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Fetzer Moves Forward With Pop-Premium Wines

June 08, 1989|DAN BERGER | Times Wine Writer

Family-owned and operated Fetzer Vineyards in Mendocino County not only is one of the savviest wineries in the business, but it's always coming up with something new and exciting.

The latest wrinkle is a major move forward with its line of wines in the Pop-Premium category--wines intended to sell for $5 or less. That move is a strong commitment to the state of Washington.

Pop-Premium wines are cork-finished varietal wines that include Chardonnay and White Zinfandel (or some other "blush" wine), made to sell for between $3-$7 for a 750-milliliter bottle. Most wineries also offer a Cabernet Sauvignon and a Sauvignon Blanc in that price range.

Fetzer has all four wines in a line once called Bel Arbres and wine maker Paul Dolan makes them all very well. The changes in the Bel Arbres line are not in wine quality, but they are important to consumers looking for value wines.

The first and most obvious change is that the name of the line has been changed. It is now called Bel Arbors.

"People couldn't pronounce Arbres, " said Dolan, noting that the second word is properly pronounced "arbz."

The Talk of the Town

"We got everything from 'ar-bray' to 'arb' and people were talking more about how to pronounce it than about the wine," he said.

So the name was changed, but the name of the Redwood Valley country lane on which the original Fetzer winery is located, Bel Arbres, will stay the same.

The next change is with the appellation on three of the four wines. A year ago, Fetzer announced it was testing Washington State grapes, partly because of the difficulty of getting top-quality California grapes at prices that would permit the Pop-Premium wines to maintain their prices.

A rule of thumb in the wine industry says that the price of a ton of grapes equates to the price of a bottle of wine from those grapes in a ratio of a dollar to a penny. That is, if a winery pays $1,200 for a ton of Cabernet grapes, the resulting wine should sell for $12 a bottle.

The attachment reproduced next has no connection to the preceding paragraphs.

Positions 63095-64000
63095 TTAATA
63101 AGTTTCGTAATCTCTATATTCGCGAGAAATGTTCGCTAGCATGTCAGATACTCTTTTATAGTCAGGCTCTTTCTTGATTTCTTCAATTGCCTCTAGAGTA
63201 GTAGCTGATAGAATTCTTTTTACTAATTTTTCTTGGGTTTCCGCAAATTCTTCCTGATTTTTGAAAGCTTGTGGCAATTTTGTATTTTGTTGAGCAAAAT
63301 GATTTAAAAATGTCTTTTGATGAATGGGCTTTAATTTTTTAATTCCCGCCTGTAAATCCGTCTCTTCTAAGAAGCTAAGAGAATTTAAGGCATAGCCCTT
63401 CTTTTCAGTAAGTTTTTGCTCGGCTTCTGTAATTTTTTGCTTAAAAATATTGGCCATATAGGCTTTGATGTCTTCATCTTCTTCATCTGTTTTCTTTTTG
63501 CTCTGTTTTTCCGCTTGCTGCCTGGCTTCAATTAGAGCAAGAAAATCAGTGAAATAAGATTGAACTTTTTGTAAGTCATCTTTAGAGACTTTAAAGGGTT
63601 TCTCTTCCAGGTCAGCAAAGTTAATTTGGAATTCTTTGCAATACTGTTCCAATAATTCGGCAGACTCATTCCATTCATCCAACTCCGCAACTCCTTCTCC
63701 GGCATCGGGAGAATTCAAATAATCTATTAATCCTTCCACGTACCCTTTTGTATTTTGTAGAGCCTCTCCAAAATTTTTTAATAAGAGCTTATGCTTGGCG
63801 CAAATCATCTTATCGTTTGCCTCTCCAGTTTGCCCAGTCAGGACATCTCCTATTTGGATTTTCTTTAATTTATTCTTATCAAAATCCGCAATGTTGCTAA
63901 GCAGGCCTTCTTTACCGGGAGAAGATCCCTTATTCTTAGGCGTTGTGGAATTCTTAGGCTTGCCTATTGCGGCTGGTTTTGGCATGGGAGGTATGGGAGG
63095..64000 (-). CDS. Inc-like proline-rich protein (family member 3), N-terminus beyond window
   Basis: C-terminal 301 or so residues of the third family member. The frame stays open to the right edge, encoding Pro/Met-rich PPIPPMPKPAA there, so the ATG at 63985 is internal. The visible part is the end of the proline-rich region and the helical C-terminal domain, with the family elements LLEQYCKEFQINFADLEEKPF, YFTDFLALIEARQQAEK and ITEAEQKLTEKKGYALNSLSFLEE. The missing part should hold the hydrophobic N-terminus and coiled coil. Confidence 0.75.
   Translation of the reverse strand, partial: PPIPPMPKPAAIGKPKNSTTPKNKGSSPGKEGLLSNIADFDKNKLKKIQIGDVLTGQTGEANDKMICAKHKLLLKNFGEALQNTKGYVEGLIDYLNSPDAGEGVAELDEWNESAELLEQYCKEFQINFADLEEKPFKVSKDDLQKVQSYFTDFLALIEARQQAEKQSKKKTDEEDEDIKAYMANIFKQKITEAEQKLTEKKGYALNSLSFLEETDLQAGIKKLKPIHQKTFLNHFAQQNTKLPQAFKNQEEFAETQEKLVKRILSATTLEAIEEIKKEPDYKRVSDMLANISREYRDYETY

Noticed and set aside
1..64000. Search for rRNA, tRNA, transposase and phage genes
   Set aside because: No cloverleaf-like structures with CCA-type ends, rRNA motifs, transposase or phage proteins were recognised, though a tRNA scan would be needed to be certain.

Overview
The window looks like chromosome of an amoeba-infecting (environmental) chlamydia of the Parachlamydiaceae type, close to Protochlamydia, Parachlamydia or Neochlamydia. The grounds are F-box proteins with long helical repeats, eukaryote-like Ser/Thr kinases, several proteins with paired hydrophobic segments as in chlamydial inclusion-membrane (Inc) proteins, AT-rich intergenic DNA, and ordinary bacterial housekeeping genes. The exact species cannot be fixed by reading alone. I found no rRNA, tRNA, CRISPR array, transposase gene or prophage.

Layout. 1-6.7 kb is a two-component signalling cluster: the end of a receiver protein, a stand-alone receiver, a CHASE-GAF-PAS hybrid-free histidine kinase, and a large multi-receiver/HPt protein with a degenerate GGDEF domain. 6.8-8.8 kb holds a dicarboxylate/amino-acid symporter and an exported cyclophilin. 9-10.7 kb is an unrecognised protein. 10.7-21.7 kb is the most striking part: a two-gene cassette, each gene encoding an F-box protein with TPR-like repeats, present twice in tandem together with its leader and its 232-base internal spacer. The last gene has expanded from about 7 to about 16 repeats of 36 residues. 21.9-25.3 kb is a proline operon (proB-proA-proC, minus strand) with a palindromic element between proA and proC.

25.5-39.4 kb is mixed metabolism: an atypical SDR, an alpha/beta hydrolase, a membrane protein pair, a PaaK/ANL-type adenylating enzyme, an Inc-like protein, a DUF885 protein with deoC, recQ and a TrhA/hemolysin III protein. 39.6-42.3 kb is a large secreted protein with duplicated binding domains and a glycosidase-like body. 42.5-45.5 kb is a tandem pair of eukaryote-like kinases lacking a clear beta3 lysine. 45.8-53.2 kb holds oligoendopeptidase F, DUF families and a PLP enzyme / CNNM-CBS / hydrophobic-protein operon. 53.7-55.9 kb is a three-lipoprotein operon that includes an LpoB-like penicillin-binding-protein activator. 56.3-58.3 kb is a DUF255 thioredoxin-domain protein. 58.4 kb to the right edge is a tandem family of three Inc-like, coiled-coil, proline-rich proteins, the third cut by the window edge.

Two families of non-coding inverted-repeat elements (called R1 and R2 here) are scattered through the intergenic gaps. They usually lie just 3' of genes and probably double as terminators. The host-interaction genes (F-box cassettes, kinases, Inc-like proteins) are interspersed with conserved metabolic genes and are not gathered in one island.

With Chardonnay grapes costing in the neighborhood of $1,500 a ton these days, a bottle of Chardonnay should cost approximately $15, and for Pop-Premium producers to keep their prices at $5 means they have to use a great number of tricks.

One is to blend. A lot of wineries making Pop-Premium Chardonnay blend in the maximum legal limit of 25% other varieties (Riesling is popular because of its floral nature and its relatively low price). This, of course, makes a Chardonnay with an aroma not totally typical of Chardonnay, and a lot of Americans are now becoming convinced that this floral "Riesling-like" characteristic is what Chardonnay is supposed to taste like.

About two years ago, Fetzer and a number of other wineries went to Washington for Chardonnay grapes because of a bumper crop and not enough takers. Fetzer bought Washington State wine in 1987 and released Bel Arbres wine that was from Washington.

A problem existed, however, with the law. The California Department of Health and Welfare ruled that the appellation "California and Washington" could not appear on the label because California's name cannot appear as a designated region unless every grape in the bottle came from California.

An Inappropriate Name

And the federal government ruled that "Washington" was inappropriate as an appellation (even though it would have been entirely truthful) because Washington doesn't adjoin California. Thus the appellation had to be American. And with an American appellation came another confusing law: Fetzer was prohibited from using a vintage date of any sort on the label, even though that wine came entirely from the 1987 vintage.

Still, the first Bel Arbors American-designated, non-vintage wines were excellent. Now the first Bel Arbors wines are out, and they are better.

But there is another change. The appellation now says American-Grown, turning the appellation line on the wine label from a mere geographic designation to a descriptive phrase--the first time the federal government has ever permitted such a term.

The new line is still hamstrung, however. There is no vintage date on three of the four wines, even though all are from single vintages. The White Zinfandel, with a California appellation, has the 1988 vintage listed. The two white wines, Chardonnay and Sauvignon Blanc, are from 1988 and the Cabernet is from 1987.

Although the winery is prohibited from telling you the vintage, it is attempting to work out a sophisticated way to tell consumers which vintage they are buying, so next year there may be another change in the packaging, however slight. (It also has hired a person in Washington to assist in getting the law, which dates to before Prohibition, changed.)

Fetzer wasn't the first winery to investigate the use of grapes from Washington. Others who did so include Belvedere Winery in Sonoma County, Round Hill in Napa, and J. Lohr in Monterey.

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